It’s not just relationships, either. There a million tropes that are satirized – to get information, Betty and Jughead continuously meet the creepiest coroner I’ve ever seen, who is such an over-the-top character that if he had been on similarly soapy mystery Pretty Little Liars, people would’ve thought it was too much. Veronica is clearly the “boss bitch” character – the show pushes this even further by making her the literal owner of multiple businesses as a high schooler. Cheryl is the mean girl with a heart of gold, and she has some of the most over the top lines I have ever heard in my life.

Yet it’s like we hardly notice – because we’ve come to expect nothing less. 

Don’t even get me started on the adults – besides for Fred Andrews, a bona fide good father (who we will miss dearly), they are the most ridiculous characters I have ever seen. The show takes the “parents are the enemy trope” and puts it over the top. Hal is a serial killer. Alice is a cult leader’s wife who gives away Betty’s college money (although it later turns out she’s actually pretending and is an FBI informant). FP runs a gang of literal teenagers with names like “Sweet Pea” and “Fangs,” along with his own son Jughead. Penelope is yet another serial killer, and also happens to run a brothel. Hiram Lodge is a drug kingpin and murderer. Again, we accept it all without question. 

This brings us to the true genius of the show – it may be a satire, but it’s still attracting the very same fans of the exact shows it satirizes. It does their tropes so well that it can’t help but not – riding on the success of these earlier teen dramas, it doesn’t even need to be earnest or trying to say something or even emotionally resonant. It just needs to be interesting. And it’s made itself immune to the critique many of its precedents faced – by training the audience to expect the ridiculously implausible, nothing it does is seen as too far-fetched. It’s impossible to jump the shark, because the very universe they’ve created jumps the shark, and has from the start. Next season, Archie could be manning a spaceship next while Dilton Doyle’s ghost diffuses a bomb hidden in Hal’s casket, and nobody would bat an eye.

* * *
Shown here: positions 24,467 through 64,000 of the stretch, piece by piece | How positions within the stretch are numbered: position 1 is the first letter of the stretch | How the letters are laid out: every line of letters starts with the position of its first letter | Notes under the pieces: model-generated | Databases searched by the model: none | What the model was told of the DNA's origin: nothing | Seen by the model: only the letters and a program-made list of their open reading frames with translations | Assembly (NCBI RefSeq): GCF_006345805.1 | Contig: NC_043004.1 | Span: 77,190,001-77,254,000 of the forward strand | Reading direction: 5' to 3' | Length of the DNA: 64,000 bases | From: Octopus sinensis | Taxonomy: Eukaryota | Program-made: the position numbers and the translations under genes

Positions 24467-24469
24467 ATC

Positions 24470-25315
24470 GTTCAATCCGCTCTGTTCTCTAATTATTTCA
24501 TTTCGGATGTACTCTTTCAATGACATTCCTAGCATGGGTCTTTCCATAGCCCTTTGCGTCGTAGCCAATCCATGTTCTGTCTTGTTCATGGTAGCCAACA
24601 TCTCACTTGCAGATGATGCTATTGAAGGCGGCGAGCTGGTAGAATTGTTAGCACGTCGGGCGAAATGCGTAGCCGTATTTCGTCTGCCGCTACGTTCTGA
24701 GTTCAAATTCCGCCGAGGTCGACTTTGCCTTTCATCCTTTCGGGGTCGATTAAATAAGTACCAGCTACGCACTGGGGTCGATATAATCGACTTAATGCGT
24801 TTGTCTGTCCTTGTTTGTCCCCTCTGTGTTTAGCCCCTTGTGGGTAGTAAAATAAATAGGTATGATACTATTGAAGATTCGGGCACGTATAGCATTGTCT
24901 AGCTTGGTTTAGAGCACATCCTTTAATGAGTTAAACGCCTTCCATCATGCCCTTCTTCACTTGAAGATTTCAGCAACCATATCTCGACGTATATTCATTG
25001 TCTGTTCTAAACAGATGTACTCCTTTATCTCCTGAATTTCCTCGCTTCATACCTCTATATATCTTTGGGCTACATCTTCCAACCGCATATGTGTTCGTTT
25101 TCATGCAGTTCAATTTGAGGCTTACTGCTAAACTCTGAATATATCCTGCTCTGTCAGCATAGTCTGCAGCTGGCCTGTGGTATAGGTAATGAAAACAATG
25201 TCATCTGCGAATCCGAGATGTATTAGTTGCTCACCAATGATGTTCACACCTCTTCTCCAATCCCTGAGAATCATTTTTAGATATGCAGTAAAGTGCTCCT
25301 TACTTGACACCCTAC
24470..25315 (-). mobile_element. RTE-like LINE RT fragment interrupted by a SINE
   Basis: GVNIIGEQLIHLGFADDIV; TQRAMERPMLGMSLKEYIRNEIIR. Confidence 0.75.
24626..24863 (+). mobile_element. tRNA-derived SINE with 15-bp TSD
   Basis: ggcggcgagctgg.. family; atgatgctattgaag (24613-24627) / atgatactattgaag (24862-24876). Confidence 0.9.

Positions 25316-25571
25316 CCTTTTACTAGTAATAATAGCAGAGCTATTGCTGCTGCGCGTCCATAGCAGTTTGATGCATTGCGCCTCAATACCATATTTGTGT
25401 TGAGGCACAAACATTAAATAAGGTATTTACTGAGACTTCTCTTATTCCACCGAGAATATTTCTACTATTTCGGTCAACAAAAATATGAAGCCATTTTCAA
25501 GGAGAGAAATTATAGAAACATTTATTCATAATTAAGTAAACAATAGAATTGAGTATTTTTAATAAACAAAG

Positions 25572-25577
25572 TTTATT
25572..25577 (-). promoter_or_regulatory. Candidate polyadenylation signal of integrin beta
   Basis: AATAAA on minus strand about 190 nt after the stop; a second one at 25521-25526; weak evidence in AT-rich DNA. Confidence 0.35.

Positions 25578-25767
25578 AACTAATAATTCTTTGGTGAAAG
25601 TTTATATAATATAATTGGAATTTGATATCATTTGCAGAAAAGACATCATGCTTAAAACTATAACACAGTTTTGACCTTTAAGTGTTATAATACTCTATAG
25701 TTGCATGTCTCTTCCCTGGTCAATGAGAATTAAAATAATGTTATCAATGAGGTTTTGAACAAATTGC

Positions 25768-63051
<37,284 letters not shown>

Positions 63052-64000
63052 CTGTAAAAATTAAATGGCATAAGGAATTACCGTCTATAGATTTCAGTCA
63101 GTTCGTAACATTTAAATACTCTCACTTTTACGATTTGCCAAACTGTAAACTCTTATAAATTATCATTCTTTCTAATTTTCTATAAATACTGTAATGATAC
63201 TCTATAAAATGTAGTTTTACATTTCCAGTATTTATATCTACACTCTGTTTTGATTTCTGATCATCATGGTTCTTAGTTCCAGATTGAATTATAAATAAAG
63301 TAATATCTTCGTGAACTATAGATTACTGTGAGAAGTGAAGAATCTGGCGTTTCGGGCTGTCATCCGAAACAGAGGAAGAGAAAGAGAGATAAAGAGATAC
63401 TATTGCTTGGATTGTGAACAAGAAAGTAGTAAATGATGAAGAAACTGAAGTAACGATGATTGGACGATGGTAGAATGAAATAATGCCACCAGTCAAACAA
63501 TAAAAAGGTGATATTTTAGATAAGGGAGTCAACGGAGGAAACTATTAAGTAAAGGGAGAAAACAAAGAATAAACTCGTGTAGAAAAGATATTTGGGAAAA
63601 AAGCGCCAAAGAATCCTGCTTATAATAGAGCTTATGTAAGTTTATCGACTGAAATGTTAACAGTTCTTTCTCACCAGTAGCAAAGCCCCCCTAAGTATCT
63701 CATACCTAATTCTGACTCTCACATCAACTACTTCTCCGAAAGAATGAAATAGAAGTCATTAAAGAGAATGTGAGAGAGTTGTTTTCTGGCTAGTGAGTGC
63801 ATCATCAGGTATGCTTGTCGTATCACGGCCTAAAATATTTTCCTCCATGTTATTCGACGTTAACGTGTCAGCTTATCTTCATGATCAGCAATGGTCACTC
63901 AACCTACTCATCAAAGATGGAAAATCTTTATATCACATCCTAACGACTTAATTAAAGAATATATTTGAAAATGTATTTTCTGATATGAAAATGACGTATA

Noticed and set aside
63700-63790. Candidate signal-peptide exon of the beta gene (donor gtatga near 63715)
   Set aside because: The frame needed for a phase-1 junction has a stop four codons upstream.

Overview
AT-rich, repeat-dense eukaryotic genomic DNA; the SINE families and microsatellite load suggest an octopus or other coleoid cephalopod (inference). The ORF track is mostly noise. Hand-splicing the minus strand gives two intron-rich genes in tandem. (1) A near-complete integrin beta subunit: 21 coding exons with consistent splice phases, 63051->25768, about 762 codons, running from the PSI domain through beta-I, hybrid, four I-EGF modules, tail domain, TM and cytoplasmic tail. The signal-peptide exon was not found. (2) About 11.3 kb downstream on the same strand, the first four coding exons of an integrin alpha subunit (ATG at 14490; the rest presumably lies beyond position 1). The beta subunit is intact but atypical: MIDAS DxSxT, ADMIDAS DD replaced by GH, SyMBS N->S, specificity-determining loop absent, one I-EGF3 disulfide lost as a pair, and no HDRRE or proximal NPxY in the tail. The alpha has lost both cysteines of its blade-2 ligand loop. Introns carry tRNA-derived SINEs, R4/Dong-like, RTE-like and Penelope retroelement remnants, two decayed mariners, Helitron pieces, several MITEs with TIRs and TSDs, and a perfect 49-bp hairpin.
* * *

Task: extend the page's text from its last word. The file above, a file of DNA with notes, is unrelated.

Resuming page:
Shakespearean dramas were also seen as soapy and low-class in their time. Shakespeare made up ridiculous insults and words that would not sound out of place coming from Cheryl’s mouth. Half the adults were murderous. Young lovers did completely unrealistic and foolish things in the name of “true love” that actually had very little substance. And look how his stories appreciated today. 

Okay, maybe it’s a stretch. But one thing’s for sure – “Riverdale” is much smarter than anyone gives it credit for. The writers are very well-versed in their subject matter and their audience, and they’re mocking us and what we’re willing to accept. But they’re doing so without any sort of judgement or real goal – we’re all just having fun together. And there is something so refreshing about something that has no agenda but fun in today’s world.

I don’t know about you, but I can’t wait to see what happens next.